Most collaboration applications will be equally available on desktops, mobile phones, tablets and browsers by 2016, Gartner has stated.
Currently, a variety of apps and services for mobile content access, collaboration and productivity enable employees to collaborate in real time and work more effectively, but the fragmentation of options creates complexity and challenges for the IT organisation.
"In the past, collaboration on mobile devices meant interaction through wireless messaging and voice calls," said Monica Basso, research VP at Gartner. "Today, smartphones and tablets have larger screens, touch-based user interfaces (UIs), location support, broad network connectivity, enhanced cameras and video support, voice over IP (VoIP), and so on.
"Such features enable a range of applications - both traditional and new - for employees to better communicate, collaborate, socialise, create and consume content."
Most current mobile collaboration initiatives are tactical and motivated to solve a specific issue, with organisations often using multiple tools - given the relative fragmentation and lack of standardisation.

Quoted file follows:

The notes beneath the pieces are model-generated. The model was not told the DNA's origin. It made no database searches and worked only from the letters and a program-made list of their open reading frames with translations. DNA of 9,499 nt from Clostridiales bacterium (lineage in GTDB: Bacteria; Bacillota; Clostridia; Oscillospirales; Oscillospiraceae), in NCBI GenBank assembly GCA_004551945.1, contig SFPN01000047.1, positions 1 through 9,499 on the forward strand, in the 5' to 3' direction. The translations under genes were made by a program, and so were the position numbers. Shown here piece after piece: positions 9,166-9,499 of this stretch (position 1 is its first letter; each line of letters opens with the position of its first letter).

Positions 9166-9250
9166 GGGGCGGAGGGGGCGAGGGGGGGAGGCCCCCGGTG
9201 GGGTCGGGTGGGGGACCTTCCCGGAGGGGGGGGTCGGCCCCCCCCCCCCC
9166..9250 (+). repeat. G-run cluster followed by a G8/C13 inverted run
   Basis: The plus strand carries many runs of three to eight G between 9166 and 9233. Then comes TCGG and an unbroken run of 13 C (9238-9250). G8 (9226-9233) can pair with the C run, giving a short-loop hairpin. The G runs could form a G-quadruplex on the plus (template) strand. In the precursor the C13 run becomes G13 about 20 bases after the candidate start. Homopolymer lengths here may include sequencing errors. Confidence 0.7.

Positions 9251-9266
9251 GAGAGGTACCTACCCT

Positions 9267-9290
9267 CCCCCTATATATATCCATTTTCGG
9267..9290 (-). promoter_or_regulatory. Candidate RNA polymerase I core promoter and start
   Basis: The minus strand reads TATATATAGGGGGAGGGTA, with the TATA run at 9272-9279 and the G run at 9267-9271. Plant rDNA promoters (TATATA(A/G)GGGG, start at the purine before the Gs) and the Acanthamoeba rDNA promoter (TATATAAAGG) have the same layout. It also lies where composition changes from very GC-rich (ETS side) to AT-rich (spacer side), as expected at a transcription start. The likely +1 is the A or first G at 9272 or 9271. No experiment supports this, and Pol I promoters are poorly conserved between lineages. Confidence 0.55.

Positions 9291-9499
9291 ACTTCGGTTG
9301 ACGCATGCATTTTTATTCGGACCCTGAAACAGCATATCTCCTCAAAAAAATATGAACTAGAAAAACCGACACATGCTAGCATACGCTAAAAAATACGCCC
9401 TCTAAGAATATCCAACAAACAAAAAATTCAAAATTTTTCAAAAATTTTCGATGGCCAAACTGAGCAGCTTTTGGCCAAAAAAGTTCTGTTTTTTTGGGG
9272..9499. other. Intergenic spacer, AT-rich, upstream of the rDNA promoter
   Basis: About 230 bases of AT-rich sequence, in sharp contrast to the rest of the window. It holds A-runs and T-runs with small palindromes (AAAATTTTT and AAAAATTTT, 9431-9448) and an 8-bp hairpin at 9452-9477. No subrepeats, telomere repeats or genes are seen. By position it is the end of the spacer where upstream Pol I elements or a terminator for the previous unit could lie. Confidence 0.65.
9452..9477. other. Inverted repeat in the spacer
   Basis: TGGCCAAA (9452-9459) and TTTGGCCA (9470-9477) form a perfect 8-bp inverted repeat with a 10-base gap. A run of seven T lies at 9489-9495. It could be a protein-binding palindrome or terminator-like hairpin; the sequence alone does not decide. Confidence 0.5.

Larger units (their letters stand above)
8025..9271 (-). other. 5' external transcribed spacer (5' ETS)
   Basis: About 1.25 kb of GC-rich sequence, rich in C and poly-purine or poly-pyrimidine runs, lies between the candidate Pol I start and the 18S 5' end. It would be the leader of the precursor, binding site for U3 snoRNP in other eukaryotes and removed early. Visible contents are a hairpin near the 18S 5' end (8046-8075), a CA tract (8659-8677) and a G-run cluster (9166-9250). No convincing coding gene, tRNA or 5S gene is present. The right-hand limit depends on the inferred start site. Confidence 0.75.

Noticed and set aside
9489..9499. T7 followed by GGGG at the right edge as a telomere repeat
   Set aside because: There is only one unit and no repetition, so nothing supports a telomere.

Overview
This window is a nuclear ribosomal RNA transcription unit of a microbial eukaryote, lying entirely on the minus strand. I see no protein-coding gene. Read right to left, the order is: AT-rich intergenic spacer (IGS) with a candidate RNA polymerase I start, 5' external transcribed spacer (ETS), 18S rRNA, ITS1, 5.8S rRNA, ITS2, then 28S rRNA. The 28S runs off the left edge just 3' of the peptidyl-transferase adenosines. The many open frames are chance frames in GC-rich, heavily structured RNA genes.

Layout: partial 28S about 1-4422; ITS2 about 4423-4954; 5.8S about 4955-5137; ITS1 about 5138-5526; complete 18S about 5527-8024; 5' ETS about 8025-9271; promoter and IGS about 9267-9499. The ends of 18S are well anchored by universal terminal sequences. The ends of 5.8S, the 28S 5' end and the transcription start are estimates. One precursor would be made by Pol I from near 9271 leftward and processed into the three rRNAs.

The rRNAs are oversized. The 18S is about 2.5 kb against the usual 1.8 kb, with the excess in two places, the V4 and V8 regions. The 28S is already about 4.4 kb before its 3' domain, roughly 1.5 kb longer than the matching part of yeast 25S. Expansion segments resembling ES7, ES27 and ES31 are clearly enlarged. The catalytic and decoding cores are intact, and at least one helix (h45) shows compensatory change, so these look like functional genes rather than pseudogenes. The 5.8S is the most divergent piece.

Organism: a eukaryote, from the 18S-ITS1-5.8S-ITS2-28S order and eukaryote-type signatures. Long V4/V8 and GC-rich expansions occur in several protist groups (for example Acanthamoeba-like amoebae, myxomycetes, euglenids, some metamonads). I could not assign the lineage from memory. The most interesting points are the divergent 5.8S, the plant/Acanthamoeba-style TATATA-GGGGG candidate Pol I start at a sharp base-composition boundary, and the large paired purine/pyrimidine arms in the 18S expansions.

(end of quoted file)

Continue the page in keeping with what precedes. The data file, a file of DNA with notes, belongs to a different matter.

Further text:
This is set to mature over the next three to five years to the point where every business will be using mobile collaboration to empower workers, make them more productive and engage customers in better interactions.
"Mobile devices enable a new generation of collaboration and three trends are rapidly boosting mobile collaboration strategies and investments in organisations. These are: bring your own device (BYOD), personal cloud file sharing and the increasing availability of mobile applications," said Ms Basso.
The BYOD trend is already affecting organisations and will continue to drive new mobile and client computing strategies in the coming years. Employees who bring their own consumer smartphones and tablets to work, initially ask for and receive support for corporate email, calendar and contacts. Before long, they begin to use other apps that make it easier to get their jobs done.
"Empowering workers with mobile collaboration capabilities through smart devices, personal cloud sharing and mobile apps is a smart move for organisations to innovate in the workplace and stay competitive," said Ms Basso. "Nevertheless, a number of challenges can arise from piecemeal, poorly-architected implementations. Successful deployments of mobile collaboration will need an analysis of business requirements -- understanding the potential risks and restrictions while assessing existing investments and obsolescence trends."